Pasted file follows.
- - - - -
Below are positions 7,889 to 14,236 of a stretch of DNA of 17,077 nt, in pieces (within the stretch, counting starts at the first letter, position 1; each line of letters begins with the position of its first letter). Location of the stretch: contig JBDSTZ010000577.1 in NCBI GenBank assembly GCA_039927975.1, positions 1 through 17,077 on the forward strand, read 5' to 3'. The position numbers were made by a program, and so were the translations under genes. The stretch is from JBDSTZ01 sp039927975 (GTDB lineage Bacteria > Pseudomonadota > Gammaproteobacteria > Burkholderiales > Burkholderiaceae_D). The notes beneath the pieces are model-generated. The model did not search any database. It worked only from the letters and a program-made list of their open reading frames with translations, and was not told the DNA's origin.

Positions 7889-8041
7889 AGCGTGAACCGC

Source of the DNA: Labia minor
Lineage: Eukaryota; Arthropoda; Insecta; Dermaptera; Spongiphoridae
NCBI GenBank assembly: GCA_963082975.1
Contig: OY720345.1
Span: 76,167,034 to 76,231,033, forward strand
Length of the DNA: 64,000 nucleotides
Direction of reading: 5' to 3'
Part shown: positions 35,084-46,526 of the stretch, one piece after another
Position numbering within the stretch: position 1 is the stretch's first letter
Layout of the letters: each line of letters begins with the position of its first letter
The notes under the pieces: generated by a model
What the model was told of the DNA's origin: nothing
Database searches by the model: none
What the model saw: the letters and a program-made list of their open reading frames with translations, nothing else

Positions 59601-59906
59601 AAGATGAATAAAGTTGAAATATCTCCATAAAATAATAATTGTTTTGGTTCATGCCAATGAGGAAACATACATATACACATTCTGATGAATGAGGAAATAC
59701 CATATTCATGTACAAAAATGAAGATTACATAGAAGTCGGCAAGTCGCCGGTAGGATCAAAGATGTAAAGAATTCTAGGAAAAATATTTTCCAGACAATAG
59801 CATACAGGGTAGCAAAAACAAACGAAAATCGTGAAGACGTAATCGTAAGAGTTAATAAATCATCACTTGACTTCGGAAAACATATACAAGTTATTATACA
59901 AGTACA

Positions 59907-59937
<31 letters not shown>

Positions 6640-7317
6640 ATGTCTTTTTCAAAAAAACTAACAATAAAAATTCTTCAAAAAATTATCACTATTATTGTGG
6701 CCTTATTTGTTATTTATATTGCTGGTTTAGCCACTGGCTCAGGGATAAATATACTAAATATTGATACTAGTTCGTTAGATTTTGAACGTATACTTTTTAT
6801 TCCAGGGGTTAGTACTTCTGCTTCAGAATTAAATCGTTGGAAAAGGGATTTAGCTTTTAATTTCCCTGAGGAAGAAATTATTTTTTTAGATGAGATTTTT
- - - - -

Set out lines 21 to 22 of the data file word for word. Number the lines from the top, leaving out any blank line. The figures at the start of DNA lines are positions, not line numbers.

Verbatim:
59801 CATACAGGGTAGCAAAAACAAACGAAAATCGTGAAGACGTAATCGTAAGAGTTAATAAATCATCACTTGACTTCGGAAAACATATACAAGTTATTATACA
59901 AGTACA